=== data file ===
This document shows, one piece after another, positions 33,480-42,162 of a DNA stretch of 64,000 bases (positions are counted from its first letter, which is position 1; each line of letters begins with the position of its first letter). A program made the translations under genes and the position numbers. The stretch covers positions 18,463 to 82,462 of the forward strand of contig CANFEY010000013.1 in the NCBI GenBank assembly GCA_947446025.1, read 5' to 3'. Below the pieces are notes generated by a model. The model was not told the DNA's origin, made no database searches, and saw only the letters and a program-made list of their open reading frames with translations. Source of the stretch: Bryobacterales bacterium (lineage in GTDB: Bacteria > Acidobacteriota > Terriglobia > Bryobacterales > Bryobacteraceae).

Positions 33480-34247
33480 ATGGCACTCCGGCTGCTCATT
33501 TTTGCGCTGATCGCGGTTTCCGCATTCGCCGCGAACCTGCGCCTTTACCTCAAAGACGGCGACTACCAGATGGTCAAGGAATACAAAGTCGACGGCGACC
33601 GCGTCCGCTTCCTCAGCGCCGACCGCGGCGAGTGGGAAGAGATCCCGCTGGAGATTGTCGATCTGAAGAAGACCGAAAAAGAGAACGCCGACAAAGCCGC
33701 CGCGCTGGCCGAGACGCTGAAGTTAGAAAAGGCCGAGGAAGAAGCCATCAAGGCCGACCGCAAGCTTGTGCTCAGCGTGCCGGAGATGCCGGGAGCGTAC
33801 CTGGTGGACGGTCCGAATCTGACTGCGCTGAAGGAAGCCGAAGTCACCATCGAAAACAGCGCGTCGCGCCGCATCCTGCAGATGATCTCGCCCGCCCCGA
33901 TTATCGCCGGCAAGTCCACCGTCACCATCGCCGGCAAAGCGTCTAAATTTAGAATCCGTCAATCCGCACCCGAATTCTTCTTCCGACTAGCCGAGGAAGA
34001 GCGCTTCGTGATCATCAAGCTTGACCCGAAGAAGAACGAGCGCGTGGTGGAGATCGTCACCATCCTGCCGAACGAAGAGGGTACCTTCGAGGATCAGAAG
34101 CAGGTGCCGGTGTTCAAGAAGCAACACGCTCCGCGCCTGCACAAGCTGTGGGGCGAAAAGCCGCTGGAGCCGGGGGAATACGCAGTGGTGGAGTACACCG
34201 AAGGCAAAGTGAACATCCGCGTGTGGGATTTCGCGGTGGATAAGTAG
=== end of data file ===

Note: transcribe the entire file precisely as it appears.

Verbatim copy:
This document shows, one piece after another, positions 33,480-42,162 of a DNA stretch of 64,000 bases (positions are counted from its first letter, which is position 1; each line of letters begins with the position of its first letter). A program made the translations under genes and the position numbers. The stretch covers positions 18,463 to 82,462 of the forward strand of contig CANFEY010000013.1 in the NCBI GenBank assembly GCA_947446025.1, read 5' to 3'. Below the pieces are notes generated by a model. The model was not told the DNA's origin, made no database searches, and saw only the letters and a program-made list of their open reading frames with translations. Source of the stretch: Bryobacterales bacterium (lineage in GTDB: Bacteria > Acidobacteriota > Terriglobia > Bryobacterales > Bryobacteraceae).

Positions 33480-34247
33480 ATGGCACTCCGGCTGCTCATT
33501 TTTGCGCTGATCGCGGTTTCCGCATTCGCCGCGAACCTGCGCCTTTACCTCAAAGACGGCGACTACCAGATGGTCAAGGAATACAAAGTCGACGGCGACC
33601 GCGTCCGCTTCCTCAGCGCCGACCGCGGCGAGTGGGAAGAGATCCCGCTGGAGATTGTCGATCTGAAGAAGACCGAAAAAGAGAACGCCGACAAAGCCGC
33701 CGCGCTGGCCGAGACGCTGAAGTTAGAAAAGGCCGAGGAAGAAGCCATCAAGGCCGACCGCAAGCTTGTGCTCAGCGTGCCGGAGATGCCGGGAGCGTAC
33801 CTGGTGGACGGTCCGAATCTGACTGCGCTGAAGGAAGCCGAAGTCACCATCGAAAACAGCGCGTCGCGCCGCATCCTGCAGATGATCTCGCCCGCCCCGA
33901 TTATCGCCGGCAAGTCCACCGTCACCATCGCCGGCAAAGCGTCTAAATTTAGAATCCGTCAATCCGCACCCGAATTCTTCTTCCGACTAGCCGAGGAAGA
34001 GCGCTTCGTGATCATCAAGCTTGACCCGAAGAAGAACGAGCGCGTGGTGGAGATCGTCACCATCCTGCCGAACGAAGAGGGTACCTTCGAGGATCAGAAG
34101 CAGGTGCCGGTGTTCAAGAAGCAACACGCTCCGCGCCTGCACAAGCTGTGGGGCGAAAAGCCGCTGGAGCCGGGGGAATACGCAGTGGTGGAGTACACCG
34201 AAGGCAAAGTGAACATCCGCGTGTGGGATTTCGCGGTGGATAAGTAG